The Adult Dentition
This chapter deals with the complete permanent dentition. As way of introduction, some aspects of development are mentioned, although most of them have been covered in the previous chapters in another context. Finally, the worn dentition of an elderly individual is shown.
After all permanent teeth except the third molars have emerged at 12 or 13 years of age, alterations in tooth positions still take place. The roots of the permanent incisors, particularly the maxillary incisors, move distally. After emergence of the third molars, the roots of the maxillary permanent molars spread throughout the available space. If the third molars are absent, this probably occurs earlier. The roots of the second molars move distally, and their angulation alters. Ultimately, all maxillary molars are mesially angulated. The distal margins of the maxillary first molars become positioned more occlusally than the adjacent mesial margins of the second molars.1 All maxillary teeth except the second premolars are mesially angulated. The maxillary posterior teeth are inclined slightly buccally; the incisors are inclined labially. Mesiodistally, the mandibular premolars are oriented perpendicular to the occlusal plane. The lateral incisors, canines, and molars are mesially angulated. The molars are inclined lingually; the incisors and canines are inclined labially. The premolars are the turning point between the two inclinations (Figs 7-1 to 7-4).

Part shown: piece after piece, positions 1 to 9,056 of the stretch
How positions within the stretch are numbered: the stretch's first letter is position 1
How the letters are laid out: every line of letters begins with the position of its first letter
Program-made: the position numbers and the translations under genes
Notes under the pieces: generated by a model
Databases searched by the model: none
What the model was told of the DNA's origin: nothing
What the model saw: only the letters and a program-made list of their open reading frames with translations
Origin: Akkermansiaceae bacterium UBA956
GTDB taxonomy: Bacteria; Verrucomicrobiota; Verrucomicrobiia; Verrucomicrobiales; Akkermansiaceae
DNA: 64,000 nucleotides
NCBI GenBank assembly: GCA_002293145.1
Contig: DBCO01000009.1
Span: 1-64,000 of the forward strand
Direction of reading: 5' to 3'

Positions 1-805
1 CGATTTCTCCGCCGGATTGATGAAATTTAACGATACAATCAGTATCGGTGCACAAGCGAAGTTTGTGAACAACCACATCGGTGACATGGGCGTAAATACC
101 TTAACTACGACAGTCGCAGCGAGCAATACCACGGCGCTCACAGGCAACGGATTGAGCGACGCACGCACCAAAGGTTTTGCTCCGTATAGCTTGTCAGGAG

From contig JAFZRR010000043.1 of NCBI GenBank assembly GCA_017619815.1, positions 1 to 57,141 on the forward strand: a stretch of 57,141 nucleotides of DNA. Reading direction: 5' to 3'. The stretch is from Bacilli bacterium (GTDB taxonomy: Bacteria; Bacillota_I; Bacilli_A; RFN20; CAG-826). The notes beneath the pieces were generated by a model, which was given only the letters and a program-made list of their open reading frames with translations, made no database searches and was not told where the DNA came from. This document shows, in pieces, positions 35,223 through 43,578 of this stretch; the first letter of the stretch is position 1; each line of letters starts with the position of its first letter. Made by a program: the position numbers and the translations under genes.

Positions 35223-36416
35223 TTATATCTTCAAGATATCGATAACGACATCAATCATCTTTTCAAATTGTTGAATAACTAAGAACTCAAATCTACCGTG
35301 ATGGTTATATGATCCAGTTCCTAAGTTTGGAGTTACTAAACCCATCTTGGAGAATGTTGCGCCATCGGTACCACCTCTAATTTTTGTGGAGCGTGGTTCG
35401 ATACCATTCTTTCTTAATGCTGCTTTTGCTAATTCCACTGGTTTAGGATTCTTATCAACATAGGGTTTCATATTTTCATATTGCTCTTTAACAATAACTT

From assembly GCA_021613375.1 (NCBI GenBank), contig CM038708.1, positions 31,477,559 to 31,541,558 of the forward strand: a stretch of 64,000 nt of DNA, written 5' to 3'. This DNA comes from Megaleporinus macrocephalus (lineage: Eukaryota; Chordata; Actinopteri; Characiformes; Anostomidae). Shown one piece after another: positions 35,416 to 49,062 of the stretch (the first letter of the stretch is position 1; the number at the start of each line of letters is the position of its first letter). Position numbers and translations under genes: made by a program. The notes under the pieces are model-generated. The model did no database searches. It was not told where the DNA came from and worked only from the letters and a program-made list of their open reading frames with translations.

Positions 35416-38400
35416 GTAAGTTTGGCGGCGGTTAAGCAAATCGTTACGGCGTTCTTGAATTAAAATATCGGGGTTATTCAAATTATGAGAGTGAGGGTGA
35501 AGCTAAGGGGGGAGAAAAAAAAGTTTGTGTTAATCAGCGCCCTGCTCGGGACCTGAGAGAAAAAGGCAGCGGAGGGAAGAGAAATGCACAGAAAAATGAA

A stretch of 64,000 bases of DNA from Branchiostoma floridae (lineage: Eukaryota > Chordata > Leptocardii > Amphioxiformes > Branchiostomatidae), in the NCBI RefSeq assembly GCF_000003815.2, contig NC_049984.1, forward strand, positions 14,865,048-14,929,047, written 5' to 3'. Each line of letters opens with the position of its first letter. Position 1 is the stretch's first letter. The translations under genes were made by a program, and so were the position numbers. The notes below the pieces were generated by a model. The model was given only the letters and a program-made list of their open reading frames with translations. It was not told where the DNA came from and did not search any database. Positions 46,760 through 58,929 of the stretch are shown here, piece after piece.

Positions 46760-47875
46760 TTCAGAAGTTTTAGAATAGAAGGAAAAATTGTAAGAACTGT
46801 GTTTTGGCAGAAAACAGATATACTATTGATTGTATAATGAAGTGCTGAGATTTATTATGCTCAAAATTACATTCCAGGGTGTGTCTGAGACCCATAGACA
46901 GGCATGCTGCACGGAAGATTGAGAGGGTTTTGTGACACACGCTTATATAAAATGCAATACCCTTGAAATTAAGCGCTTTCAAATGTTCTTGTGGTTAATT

Fig 7-1 Permanent dentition. (a) The maxillary teeth are arranged in an arch without diastemata. They occlude slightly outside of the mandibular ones. There is a small overjet. (b) The mandibular teeth are in contact with each other and form an arch on which the maxillary teeth fit. All mandibular teeth have occlusal contact with two maxillary teeth, with the exception of the mandibular central incisors. (c and d) The roots of the maxillary lateral incisors are directed distally, as are those of the central incisors, although to a slightly lesser degree. The roots of the mandibular lateral incisors are slightly distally angulated. The premolars intercuspate like gears.
Fig 7-2 Ideal permanent dentition. (a to d) In this case, all criteria of an ideal position and occlusion of teeth are met, including the course of the gingival line. The texture and color of the gingiva and the height of the smile line are also optimal. As a result of the availability of sophisticated orthodontic appliances, an ideal arrangement can be reached in many cases.
Fig 7-3 Inclination of permanent teeth. The maxillary incisors and canines are more labially inclined than the mandibular incisors and canines. The lateral incisors are more labially inclined than the central incisors, particularly in the maxilla. In the maxilla, the premolars are buccally inclined. In the mandible, their buccolingual orientation is perpendicular to the occlusal plane. The maxillary molars are buccally inclined; the mandibular molars are lingually inclined. Note that the occlusal contacts in this illustration deviate from reality. The distal sides of the teeth are drawn, not cross sections of the points where opposing teeth meet.